Wonderful companions. Check. Reliable and intelligent. Check. A cure for loneliness. Check. Wonderful reading tutors? Acoording to recent research all these are perfectly true about dogs. Not only do these pets enrich or lives and teach us what responsibility is but they also prove to help young students improve their reading skills, or at least this is what recent research shows.
St Michael's Primary School in Bournemouth, Dorset developed in April a program in which seven or eight-year olds read for 45 minutes each day to a dog.
The teachers consider the scheme to be a very valuable one as progress was clearly noticeable, the impact it had on children being described as "significant". This is hardly surprising as now children are really looking forward to read to their furry friends at school but also at home. Moreover, there's no pesky adult to listen just in order to criticise them or schoolmates to laugh at their mistakes or become impacient. Dogs are simply non-judgmental.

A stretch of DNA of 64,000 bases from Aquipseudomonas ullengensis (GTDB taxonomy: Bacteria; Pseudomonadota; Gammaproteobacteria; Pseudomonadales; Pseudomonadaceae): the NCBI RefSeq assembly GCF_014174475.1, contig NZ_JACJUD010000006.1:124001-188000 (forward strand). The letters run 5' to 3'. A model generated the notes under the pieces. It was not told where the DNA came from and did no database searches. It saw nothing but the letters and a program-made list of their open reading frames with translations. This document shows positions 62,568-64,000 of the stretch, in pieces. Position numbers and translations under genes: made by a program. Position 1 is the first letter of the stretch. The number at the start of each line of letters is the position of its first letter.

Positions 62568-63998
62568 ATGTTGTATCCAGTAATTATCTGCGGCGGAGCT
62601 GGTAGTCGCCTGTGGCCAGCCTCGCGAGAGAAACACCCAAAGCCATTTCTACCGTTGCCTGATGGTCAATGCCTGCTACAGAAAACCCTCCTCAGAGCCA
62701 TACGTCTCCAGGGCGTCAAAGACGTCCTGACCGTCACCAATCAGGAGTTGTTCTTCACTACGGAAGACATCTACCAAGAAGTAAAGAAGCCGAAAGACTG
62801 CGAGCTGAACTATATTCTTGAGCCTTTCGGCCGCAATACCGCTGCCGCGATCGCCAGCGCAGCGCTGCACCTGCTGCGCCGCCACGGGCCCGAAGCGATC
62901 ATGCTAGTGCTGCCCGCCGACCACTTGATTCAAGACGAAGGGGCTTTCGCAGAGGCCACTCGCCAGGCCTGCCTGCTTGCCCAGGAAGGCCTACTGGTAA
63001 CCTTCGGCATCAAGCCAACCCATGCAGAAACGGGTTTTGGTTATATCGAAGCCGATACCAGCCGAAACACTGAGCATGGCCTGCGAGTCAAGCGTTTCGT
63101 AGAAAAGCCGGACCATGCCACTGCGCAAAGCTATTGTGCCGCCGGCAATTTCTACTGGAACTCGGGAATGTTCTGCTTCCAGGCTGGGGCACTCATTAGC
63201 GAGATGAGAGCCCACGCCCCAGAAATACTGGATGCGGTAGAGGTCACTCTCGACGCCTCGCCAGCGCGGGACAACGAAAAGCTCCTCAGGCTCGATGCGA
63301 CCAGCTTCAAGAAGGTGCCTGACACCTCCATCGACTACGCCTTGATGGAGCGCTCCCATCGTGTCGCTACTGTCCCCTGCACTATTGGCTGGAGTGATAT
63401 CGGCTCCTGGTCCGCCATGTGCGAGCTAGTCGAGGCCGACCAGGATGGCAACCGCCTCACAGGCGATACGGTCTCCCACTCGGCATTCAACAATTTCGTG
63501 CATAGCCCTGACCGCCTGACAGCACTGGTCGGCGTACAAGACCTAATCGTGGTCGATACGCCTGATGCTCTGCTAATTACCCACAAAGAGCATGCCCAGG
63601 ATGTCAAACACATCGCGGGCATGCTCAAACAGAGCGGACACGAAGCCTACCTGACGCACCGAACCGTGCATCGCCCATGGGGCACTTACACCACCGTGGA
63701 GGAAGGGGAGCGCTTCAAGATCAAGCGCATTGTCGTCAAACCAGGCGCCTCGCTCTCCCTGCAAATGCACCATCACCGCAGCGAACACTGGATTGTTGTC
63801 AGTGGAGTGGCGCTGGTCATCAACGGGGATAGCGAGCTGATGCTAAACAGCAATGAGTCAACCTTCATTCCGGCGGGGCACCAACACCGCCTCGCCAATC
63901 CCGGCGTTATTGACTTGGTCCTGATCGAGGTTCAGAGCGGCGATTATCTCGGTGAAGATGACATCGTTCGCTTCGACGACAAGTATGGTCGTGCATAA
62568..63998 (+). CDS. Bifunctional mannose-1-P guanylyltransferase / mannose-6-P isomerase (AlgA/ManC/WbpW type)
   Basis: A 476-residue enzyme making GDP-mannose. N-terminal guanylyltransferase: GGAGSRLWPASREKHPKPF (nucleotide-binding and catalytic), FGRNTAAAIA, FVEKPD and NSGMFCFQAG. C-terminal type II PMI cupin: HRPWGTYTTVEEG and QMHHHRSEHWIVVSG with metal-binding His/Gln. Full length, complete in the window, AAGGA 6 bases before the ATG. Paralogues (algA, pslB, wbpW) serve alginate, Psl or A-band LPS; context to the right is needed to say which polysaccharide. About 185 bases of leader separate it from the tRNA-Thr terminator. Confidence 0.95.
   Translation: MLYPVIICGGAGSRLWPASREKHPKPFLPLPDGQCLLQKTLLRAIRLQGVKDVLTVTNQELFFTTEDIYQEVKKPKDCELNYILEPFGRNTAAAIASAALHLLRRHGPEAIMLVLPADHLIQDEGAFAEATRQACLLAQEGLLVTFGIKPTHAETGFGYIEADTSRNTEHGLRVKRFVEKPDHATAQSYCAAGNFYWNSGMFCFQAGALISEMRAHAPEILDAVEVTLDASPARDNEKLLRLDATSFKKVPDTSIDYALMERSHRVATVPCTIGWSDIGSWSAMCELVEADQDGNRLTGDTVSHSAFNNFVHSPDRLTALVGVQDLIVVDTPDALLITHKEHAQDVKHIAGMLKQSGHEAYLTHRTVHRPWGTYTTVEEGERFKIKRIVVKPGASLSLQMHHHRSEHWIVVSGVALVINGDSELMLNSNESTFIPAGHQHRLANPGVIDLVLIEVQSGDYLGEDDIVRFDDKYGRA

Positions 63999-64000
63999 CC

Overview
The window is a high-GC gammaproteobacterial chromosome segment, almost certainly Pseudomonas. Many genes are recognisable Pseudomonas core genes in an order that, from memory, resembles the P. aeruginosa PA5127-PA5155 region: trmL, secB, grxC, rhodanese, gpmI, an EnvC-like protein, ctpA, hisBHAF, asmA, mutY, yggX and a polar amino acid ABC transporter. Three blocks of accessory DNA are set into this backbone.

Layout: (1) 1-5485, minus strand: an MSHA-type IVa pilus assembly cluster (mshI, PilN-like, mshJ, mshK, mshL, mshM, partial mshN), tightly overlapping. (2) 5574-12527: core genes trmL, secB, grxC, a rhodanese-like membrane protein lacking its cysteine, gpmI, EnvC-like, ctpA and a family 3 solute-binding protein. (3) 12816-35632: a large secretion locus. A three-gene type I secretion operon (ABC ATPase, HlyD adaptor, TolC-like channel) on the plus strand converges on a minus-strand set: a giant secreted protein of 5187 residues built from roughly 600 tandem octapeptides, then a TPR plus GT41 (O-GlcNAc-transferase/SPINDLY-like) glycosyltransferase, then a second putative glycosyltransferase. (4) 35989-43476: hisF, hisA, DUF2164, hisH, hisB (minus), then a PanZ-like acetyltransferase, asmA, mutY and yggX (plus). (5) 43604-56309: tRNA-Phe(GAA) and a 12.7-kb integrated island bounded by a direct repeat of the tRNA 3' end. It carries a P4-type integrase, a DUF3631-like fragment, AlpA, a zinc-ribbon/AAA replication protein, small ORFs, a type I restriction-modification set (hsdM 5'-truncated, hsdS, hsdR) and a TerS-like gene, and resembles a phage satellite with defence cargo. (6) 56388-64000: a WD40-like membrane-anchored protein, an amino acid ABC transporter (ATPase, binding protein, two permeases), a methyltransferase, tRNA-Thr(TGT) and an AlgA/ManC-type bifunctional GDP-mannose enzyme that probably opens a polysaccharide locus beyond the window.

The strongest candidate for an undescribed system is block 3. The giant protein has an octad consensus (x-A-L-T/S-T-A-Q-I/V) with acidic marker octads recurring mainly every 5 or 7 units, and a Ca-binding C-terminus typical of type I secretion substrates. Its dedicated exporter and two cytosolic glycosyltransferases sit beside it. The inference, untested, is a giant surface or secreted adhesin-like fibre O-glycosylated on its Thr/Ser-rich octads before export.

Children are now regarding reading as something positive and not a burden, this being the beginning of their life as readers. The program is especially efficient in the cases of children with low self-esteem as usually it is not intelligence that they lack, but confidence.
Trained dogs like Yorkshire Terriers, Labradors and Shetland sheepdogs are used in the scheme so that the relations between children and animals could be easily established. After the reading sessions children reward their "audience" by playing with the dogs and petting them. After all, it's not all about reading, but about the ability to communicate too.
The program was organised by the Caring Canines charity and other schools have also shown their interest towards it.
However, not everyone agrees with the method. For example, Nick Seaton, chairman of the Campaign for Real Education claims that the fact that dogs cannot correct the children's mistakes means that real progress is not actually made. The reading dilemma remains.